Rationally Speaking is a blog maintained by Prof. Massimo Pigliucci, a philosopher at the City University of New York. The blog reflects the Enlightenment figure Marquis de Condorcet's idea of what a public intellectual (yes, we know, that's such a bad word) ought to be: someone who devotes himself to "the tracking down of prejudices in the hiding places where priests, the schools, the government, and all long-established institutions had gathered and protected them." You're welcome. Please notice that the contents of this blog can be reprinted under the standard Creative Commons license.
Wednesday, October 28, 2009
Cable news: who cares?
Posted by Unknown at 8:23 PM
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Where can I see a ranking of democracies like the one you refer to here? Thanks.ReplyDelete
Massimo said "But it is us who let them do it, largely through apathy. Progressives in this country could count on an overwhelming majority of votes if the majority of eligible voters bothered to vote. A few weeks ago, instead, even in New York City — where there are more political activists than in almost the entire rest of the country combined — a tiny fraction of voters turned out for a runoff primary that for all effective purposes decided the election of a crucial political post like that of City Comptroller."ReplyDelete
Do you really believe that the majority do not vote because they are apathetic? I did have to look "apathy" up to make sure, and instead of "a lack of concern or interest" it is IMHO that they damn well know that their choices suck. Presumably you know Chomsky's (and it is not like he is the only or the first or the best) critique in this area: People do not vote because it is between two wings of basically one pro-corporatist party.
I posted on this topic here (http://letterstotheoregonian.blogspot.com/2008/07/sure-but-so-what.html) but the summary is that if you review the data behind who votes you find it is correlated with race, education, and wealth where white vote in greater % than non-white, more well off vote more than poor, and the greater the education more than the less educated and the tendency is from Democrats (non-white, poor, uneducated) to Republicans (white, rich, educated). And of course this fits completely as it is that group/groups that would want to perpetuate the current social and economic systems in place.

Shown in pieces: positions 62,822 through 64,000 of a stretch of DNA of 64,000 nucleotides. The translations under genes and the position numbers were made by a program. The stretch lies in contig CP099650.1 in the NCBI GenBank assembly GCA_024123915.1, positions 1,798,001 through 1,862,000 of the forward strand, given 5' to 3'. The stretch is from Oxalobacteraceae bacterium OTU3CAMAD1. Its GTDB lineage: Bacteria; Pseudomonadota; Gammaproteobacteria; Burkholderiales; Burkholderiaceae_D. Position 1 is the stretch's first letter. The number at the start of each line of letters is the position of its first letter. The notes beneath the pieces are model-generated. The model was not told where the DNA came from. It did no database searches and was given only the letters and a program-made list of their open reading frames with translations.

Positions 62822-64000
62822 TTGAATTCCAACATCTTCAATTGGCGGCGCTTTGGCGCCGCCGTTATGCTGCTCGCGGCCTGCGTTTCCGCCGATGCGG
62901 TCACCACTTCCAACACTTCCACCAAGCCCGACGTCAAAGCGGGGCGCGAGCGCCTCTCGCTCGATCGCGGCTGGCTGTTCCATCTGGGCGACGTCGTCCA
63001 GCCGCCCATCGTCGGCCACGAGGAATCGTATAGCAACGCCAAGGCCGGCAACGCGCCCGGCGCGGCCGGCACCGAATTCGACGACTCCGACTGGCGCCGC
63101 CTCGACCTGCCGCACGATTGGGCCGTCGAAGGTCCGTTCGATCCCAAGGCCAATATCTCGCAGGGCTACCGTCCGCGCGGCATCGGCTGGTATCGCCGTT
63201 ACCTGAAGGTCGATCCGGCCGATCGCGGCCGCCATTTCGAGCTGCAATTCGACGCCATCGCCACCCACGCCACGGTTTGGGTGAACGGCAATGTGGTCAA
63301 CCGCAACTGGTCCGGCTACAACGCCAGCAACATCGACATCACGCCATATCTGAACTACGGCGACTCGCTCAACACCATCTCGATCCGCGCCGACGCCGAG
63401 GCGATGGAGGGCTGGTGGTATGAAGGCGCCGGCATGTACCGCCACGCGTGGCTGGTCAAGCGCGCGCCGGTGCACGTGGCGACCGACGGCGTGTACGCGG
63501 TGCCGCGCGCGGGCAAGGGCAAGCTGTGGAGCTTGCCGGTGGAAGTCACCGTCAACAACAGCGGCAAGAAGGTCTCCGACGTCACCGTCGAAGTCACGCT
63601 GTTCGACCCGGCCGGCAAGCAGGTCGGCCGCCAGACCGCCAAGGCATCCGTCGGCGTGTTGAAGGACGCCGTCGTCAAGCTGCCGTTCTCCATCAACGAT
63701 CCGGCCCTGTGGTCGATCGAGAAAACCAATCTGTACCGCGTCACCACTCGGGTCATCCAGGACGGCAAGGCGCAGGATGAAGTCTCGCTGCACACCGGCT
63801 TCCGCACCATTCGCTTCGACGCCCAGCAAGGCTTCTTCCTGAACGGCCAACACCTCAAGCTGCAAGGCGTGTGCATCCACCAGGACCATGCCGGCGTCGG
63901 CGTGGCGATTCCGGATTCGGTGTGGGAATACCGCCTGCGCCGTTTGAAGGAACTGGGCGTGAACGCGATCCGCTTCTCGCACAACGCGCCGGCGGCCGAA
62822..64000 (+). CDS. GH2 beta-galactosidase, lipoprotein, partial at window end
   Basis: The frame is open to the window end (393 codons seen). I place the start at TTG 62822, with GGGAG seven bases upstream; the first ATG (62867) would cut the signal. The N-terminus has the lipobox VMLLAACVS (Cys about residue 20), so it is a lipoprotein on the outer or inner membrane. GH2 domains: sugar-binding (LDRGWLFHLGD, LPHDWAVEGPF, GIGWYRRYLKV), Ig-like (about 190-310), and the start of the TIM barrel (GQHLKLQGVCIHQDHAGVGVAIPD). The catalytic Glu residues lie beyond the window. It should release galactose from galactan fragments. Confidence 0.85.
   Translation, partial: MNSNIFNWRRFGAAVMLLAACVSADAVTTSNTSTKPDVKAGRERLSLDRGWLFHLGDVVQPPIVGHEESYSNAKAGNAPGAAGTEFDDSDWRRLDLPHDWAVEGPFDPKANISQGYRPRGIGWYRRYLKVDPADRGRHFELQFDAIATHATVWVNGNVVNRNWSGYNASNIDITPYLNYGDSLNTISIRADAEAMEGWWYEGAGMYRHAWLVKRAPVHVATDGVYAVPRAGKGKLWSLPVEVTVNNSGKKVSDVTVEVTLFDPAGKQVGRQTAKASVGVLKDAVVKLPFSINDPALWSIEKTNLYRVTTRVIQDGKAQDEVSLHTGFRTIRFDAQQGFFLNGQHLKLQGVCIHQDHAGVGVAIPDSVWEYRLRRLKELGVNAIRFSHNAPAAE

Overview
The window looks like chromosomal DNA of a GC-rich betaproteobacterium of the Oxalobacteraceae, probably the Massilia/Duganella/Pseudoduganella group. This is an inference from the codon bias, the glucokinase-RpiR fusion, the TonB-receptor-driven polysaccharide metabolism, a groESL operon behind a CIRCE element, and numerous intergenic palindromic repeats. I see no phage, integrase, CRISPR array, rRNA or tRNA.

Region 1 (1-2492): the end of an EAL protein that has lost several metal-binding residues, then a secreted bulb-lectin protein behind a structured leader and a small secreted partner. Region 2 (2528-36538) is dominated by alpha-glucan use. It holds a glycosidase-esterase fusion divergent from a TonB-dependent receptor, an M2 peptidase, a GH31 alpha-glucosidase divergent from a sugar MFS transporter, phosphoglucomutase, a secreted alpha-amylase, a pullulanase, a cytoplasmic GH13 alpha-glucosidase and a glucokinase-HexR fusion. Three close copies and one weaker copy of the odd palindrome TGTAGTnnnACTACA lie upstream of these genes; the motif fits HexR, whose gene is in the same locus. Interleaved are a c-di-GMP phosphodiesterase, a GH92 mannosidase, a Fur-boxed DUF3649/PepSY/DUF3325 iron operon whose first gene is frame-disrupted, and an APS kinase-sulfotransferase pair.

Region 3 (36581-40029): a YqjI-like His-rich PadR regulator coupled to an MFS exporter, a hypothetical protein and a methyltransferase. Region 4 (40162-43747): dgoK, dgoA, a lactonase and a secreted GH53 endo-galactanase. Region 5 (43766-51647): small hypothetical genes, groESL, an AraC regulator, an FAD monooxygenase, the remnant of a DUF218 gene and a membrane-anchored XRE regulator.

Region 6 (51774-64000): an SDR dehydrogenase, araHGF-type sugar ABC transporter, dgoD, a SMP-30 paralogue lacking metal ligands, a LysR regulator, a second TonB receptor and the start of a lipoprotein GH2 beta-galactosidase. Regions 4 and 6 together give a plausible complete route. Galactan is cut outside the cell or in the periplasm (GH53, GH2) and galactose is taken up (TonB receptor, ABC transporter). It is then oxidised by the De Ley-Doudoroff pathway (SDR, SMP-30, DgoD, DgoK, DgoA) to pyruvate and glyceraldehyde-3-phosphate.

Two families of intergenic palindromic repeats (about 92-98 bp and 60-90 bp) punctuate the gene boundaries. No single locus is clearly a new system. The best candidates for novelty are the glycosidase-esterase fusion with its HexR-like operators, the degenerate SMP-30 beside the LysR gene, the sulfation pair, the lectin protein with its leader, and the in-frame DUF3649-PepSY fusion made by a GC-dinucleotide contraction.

So, I think it is entirely rational why we have such crappy turnout; and it has little to do with apathy: Obviously everyone cares about their lot in life and those around them. But, why should they vote? Does it make a lot of difference?
Or is that completely bogus? I might be totally wrong (and it would be cool if you could point that out), but what is your evidence that it is "apathy": Is there not a difference between "Me vote? I do not care." vs. "Me vote? It does not matter."?
"Americans are so full of themselves..."ReplyDelete
Yeah, but America is also completely FULL of Italians, Africans (no longer wishing to be called Americans), Irish, German and so on. So the
"FULL OF THEMSELVES" thing, where does THAT come from? FYI - WE ARE THE WORLD, Massimo.
We also have, for well over 50 years, helped to prop up the worlds financial status. WHEN "WE" are gone, there may actually be a few reasonable, thinking people that will miss the option of a FREE (believing in such a thing as freewill) America. And that is exactly why people like the opinionated types on the news. There is the perception that at least your choices, or lack of them, still do matter.
"Choice" (and freewill) isn't just some heavy handed notion that is pushed on to pregnant women. By insisting on a cultural push to do away with children not yet born, we have collectively shown that choice and freedom only matters for the non-vulnerable amongst us. But in the end, choice and freewill really has been destroyed at its foundation and roots for EVERYONE.
That's just the way life works. We simply don't trounce on the least amongst us and expect to prosper.
AND THAT is the real reason we as a culture and nation are in decline.
"infinitely more sane Obermann"?!ReplyDelete
And this is an objective, rational fact, right Massimo? Not an opinion based on you ideology (I mean, set of core values)?
As part of the tiny minority that voted in the NYC primary runoff, I tend to share your disillusion with the current political process.
The arrogant overturning of term limits is certainly at issue here: The voters of NYC voted against extending them TWICE, (despite being endorsed by the NY Times), who I hasten to add "enthusiastically endorse" Mr. Bloomberg. (The Times, understandably, a corporate entity, hemorrhaging money from unwise investments, perhaps hope for some pixie dust to brush off from hizzoner's ever growing portfolio!) Still, I'd worry a lot less about the power of elites, if everyday non-ideologues worried more about their ability to change their own perceived powerlessness.
I'll try to find the reference to that article, it was reported about in Discover magazine around the time of the 2000 elections.